Metropolises from New York and Shanghai, to Chicago and Detroit, to Tokyo and Los Angeles and London, among countless others, have retrofitted their lights with LEDs in recent years. As they make the switch, many are taking the opportunity to equip their lights with a central nervous system at the same time, creating an intelligent lighting system through a range of sensors. "What lighting systems typically lacked [in the past] were sensors that can properly inform the lighting system", explains Bob Karlicek, director of Smart Lighting Engineering Research Center at Rensselaer Polytechnic Institute. [Smart lighting] "can determine through sensors what kind of lighting needs to be delivered to meet the needs of people. This opens up a whole new way of illumination."
Los Angeles relamped its streets with LEDs five years ago and, in the largest project thus far of its kind, is in the process of adding smart features to 160,000 of those streetlights. Both the sensors and the web-based system that controls the lights are designed by Philips Lighting, and will allow city managers to dim lamps in the early morning hours, when theres no traffic, and alert maintenance crews to outages.
"One of the biggest benefits from people adopting the system is the ability to monitor, maintain and remotely control those lights", explains Jesse Foote, a lighting analyst at Navigant Research. "To be able to see that all in one system means that you can plan your maintenance better and pretty significantly reduce costs". According to Navigant, cities can save up to 40 percent in energy costs through LEDs but can add an additional 30 percent savings by adding smart controls.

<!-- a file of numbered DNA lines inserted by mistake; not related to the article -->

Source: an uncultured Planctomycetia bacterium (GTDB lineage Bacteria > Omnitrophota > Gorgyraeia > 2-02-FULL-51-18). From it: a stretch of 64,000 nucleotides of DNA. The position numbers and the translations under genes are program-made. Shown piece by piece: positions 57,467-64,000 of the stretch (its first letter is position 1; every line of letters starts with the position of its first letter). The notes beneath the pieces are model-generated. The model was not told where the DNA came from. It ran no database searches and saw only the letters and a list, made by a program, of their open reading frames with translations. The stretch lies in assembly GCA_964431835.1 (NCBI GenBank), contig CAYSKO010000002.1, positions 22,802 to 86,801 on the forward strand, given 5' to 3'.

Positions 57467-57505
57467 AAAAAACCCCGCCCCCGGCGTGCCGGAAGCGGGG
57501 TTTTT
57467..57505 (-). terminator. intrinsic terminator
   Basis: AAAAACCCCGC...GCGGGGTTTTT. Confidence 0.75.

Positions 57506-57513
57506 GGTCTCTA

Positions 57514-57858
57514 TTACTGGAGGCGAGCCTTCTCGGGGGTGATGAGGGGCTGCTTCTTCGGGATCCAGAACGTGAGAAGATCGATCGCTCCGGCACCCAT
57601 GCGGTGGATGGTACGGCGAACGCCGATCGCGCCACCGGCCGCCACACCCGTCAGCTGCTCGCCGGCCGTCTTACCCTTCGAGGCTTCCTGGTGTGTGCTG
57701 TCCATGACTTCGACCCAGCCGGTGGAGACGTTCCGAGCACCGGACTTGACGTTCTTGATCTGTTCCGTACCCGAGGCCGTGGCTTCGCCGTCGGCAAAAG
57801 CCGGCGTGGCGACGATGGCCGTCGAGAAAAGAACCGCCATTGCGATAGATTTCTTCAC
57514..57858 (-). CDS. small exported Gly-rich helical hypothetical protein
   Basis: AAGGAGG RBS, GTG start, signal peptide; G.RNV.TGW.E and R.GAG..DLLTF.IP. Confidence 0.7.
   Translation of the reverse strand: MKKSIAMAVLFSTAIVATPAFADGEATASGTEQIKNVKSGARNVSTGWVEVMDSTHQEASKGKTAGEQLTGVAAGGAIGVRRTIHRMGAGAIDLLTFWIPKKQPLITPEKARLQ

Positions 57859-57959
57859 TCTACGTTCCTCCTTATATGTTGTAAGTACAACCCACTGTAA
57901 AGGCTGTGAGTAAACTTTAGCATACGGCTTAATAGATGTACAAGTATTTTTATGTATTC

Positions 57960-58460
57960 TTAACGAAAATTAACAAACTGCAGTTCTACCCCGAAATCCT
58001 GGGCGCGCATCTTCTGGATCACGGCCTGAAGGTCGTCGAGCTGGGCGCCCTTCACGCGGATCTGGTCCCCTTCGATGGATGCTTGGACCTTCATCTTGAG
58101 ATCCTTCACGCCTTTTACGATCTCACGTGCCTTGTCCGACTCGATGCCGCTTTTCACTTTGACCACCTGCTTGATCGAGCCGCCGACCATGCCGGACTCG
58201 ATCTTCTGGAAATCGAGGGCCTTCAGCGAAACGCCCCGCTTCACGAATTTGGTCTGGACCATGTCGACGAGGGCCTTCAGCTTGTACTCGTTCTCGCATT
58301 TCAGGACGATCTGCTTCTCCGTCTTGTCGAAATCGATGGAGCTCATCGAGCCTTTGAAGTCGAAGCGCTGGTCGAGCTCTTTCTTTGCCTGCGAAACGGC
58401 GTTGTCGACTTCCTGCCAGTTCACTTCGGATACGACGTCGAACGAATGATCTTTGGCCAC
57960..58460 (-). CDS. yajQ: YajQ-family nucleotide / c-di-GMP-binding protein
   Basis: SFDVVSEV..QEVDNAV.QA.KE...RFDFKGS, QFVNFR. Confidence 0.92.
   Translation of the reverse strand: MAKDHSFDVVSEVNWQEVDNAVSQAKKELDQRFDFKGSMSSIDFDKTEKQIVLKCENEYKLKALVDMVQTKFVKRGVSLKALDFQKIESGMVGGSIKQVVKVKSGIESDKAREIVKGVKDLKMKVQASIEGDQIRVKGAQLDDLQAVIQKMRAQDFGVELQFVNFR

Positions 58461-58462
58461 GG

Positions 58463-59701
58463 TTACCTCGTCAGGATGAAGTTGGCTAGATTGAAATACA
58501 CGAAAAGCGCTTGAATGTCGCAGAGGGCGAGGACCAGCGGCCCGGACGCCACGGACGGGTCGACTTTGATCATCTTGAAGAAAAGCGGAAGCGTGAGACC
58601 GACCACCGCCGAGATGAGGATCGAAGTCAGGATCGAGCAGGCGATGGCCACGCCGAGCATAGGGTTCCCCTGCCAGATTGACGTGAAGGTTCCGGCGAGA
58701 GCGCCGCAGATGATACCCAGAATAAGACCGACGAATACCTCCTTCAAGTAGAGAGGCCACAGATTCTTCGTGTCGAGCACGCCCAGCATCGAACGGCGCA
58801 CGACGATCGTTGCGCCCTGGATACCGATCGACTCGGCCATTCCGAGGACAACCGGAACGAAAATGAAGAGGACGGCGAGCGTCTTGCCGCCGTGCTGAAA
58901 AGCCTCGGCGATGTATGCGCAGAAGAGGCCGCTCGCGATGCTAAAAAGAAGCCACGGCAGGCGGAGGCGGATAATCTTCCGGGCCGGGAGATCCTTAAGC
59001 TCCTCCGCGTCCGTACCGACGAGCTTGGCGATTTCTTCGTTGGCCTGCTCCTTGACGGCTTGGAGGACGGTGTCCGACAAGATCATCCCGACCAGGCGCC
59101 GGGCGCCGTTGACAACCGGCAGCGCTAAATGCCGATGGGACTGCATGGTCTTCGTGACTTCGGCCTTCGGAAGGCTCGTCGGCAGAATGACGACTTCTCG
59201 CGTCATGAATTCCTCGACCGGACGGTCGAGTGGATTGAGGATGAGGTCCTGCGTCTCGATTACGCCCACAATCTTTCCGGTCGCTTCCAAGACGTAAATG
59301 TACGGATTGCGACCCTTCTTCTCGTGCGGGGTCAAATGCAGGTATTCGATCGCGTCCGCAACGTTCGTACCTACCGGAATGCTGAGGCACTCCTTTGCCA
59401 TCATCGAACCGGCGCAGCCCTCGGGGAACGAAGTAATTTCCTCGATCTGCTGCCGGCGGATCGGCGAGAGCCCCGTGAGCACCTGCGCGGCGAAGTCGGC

As solid-state semiconductors, LEDs are uniquely similar to the processors in our computers, made of electrical components that are easy to hook up to sensors and transmitters of all kinds. And cities and companies alike are exploring how to make lights the eyes and ears of entire urban environments.
"The thing thats got me really excited is our future smart cities initiative", David Sliter, HPs VP & GM of communications & media solutions, said at the Mobile World Congress in the spring. [Cities] "have got sensors in their streetlightsand they can start embedding mesh Wi-Fi in those streetlights, they can start to do home security for the people in the community, and they can start doing municipality-wide security and turn the streetlight on when somebody walks by or gets within a zone."